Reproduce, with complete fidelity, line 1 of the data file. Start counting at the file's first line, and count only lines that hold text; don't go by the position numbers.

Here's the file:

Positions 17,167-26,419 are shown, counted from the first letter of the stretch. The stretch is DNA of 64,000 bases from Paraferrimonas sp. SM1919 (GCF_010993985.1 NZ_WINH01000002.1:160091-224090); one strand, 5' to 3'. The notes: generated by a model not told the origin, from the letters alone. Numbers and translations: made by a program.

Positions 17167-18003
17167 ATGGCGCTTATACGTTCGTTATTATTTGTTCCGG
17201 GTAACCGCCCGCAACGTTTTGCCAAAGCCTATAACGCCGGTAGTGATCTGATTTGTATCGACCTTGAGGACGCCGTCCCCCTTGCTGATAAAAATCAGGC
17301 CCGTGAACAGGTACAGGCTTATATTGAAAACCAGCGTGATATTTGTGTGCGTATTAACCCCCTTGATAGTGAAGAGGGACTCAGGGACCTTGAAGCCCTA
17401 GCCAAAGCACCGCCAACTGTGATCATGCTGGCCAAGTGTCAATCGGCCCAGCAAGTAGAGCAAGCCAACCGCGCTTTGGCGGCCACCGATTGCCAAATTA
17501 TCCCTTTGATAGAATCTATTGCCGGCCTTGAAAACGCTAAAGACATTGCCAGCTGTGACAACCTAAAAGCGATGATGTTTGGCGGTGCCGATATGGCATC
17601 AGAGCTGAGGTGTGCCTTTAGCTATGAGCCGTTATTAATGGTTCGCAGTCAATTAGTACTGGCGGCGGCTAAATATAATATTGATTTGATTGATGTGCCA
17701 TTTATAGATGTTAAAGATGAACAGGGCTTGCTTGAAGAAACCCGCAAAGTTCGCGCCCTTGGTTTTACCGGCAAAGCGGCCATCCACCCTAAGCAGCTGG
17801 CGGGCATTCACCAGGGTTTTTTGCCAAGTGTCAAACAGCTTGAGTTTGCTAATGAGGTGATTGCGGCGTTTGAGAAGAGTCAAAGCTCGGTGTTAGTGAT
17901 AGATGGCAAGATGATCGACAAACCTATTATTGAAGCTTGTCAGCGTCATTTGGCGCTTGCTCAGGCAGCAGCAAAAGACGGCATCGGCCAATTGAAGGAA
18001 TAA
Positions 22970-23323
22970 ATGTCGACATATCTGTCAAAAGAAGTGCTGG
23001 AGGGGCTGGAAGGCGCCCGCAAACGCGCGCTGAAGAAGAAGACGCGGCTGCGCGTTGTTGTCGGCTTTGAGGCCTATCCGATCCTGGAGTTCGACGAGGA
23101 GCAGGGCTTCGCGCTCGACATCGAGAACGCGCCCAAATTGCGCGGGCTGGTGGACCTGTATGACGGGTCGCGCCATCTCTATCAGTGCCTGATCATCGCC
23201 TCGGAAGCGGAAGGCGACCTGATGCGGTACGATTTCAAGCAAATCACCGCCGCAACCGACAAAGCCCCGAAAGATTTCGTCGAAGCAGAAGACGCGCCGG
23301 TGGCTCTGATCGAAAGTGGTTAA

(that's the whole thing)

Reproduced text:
Positions 17,167-26,419 are shown, counted from the first letter of the stretch. The stretch is DNA of 64,000 bases from Paraferrimonas sp. SM1919 (GCF_010993985.1 NZ_WINH01000002.1:160091-224090); one strand, 5' to 3'. The notes: generated by a model not told the origin, from the letters alone. Numbers and translations: made by a program.